The bill, introduced Friday, would eliminate the TSP's twice-a-year "open seasons," the only time employees can change the amount they contribute toward retirement. (5/22/04)

Federal Workforce Flexibility Act — has passed the Senate and is likely to move quickly through the House. The bill would alter the way retirement benefits under the Civil Service Retirement System (CSRS) are calculated for workers with part-time service. The bill would apply to workers who performed work prior to April 7, 1986, have some part-time service, and retire after the bill is enacted. Under current law, benefits for CSRS workers with part-time service are calculated using a two-step process. For workers with service prior to April 7, 1986, the current formula uses the highest salary the worker actually earned to reflect the part-time employment. For work on or after April 7, 1986, the formula uses a deemed salary (what the worker would have been earning if the worker had been working full time) to determine benefits and applies a pro-rata factor to adjust for part-time service. In effect, the current formula tends to treat new retirees with part-time service early in their careers more favorably than those whose part-time service comes at the end of their careers. The bill also eliminates open season for the Thrift Savings Plan, which restricts employees to one time period when they can make changes in their retirement contributions. The bill would allow employees to make changes any time they wanted to. (5/19/04)
Thrifty at the Thrift Plan-Budget savings at the TSP may result in cost savings for participants (4/22/04)
Thrift Savings Plan readies for new investment fund -Board members lined up strongly in support of the "life cycle" plan, which Gary Amelio, executive director of the Thrift Savings Plan, wants to offer early next year. The life cycle plan would be a collection of existing funds, automatically diversified and adjusted over time to account for each federal worker's investment preferences. A young worker, for example, could opt for a more aggressive investment strategy to increase potential returns. The program could automatically shift the investments to lower yield, lower risk funds as the worker grew closer to retirement. (4/19/04)
Want a Loan? Pay Up -Gary Amelio, executive director of the Federal Retirement Thrift Investment Board, has formally proposed charging Thrift Savings Plan members a $50 fee when they borrow money from their retirement plans. The proposal was unveiled Wednesday in the Federal Register. TSP investors have until May 7 to submit comments on it. The Thrift board proposal also would require borrowers to have only one general purpose loan out at one time, and would put in place a 60-day waiting period after a loan is repaid and a new loan can be taken out. If a TSP participant has two loans, according to the proposed rule, the second would have to be a residential loan -- which could be used for a down payment on a house or for home improvement. The waiting period, Amelio said, was to avoid potential complications when a new loan request arrived at the processing center before a final payment. (Govexec 4/7/04)

TSP officials ask lawmakers to end open seasons -Thrift Savings Plan officials said that "open seasons" are outdated and appealed to lawmakers to end the restrictive enrollment and contribution adjustment windows. The TSP currently holds two open seasons annually, during which federal employees can join the fund and begin to receive matching contributions from their agencies or adjust the amount they are saving each pay period. The open seasons scheduled for 2004 are April 15 through June 30 and Oct. 15 through Dec. 31. TSP Board Chairman Andrew Saul told lawmakers that "the board supports eliminating open seasons because it would expand participant access to the TSP and simplify plan administration."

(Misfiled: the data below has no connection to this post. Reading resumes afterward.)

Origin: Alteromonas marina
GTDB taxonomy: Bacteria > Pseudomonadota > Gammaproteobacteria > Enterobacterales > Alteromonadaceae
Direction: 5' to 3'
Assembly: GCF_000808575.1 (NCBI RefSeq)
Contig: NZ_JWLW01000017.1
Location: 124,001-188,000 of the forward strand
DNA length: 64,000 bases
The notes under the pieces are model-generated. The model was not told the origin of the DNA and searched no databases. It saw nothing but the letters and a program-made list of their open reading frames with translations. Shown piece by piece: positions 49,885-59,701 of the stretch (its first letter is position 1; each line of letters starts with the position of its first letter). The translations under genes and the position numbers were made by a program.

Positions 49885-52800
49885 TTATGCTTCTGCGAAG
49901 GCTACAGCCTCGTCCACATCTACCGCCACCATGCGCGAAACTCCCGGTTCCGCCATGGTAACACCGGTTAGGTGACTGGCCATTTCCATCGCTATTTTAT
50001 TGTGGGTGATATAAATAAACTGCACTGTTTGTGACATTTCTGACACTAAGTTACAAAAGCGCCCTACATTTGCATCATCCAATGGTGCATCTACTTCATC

(Govexec 3/2/04)

TSP board concerned about participants' investing styles-The Federal Retirement Thrift Investment Board is planning to release a final recommendation on two new retirement investment funds by its April board meeting, but officials said Tuesday that they are concerned federal employees will invest their funds too conservatively. The Thrift Savings Plan board wants to have "lifestyle" and "life cycle" funds available to federal employees by the beginning of 2005. The April board meeting should include recommendations on what form the funds will take and what restrictions, if any, will be placed on their use. (Govexec) 2/19/04
Tax credit — If you participated in the TSP during 2003, you may be eligible for the Retirement Savings Contributions Credit, which is available to participants with an adjusted gross income of no more than $50,000 if married filing jointly, $37,500 if head of household, or $25,000 if single or married filing separately. For information, consult your tax advisor or refer to IRS Form 8880. (source: TSP.gov)
TSP Participants to Face New Rules Governing Loan Program -The Thrift Savings Plan is changing its loan program in an effort to discourage government employees and retirees from using it as a line of credit. Starting July 1, the TSP will charge a $50 fee to cover the costs of processing and administering each new loan. Currently, about 500,000 participants have loans, but the overhead costs of the program are absorbed by TSP's 3.2 million participants. Last year, in reviewing the loan program, TSP officials said the pattern of loan disbursements suggested that some participants were borrowing to essentially give themselves a line of credit while others were regularly taking out loans to pay college tuition. Under the changes that take effect in July, TSP participants will be able to take out one general purpose loan and one residential loan. When paying off a loan, they will not be allowed to apply for another loan for 60 days. (Washington Post) 1/21/04 Changes to the TSP Loan Program( PDF)


Thrift board considers adding new fund to savings plan -The Federal Retirement Thrift Investment Board agreed Monday to study adding a new fund to the 401k-style Thrift Savings Plan. The new fund, described by TSP Director Gary Amelio as a lifestyle fund, would be based on a participant’s tolerance to investment risk, with styles ranging from very conservative to very aggressive. Govexec 9/17

Copyright © 2001-present PostalReporter.com  -All Rights Reserved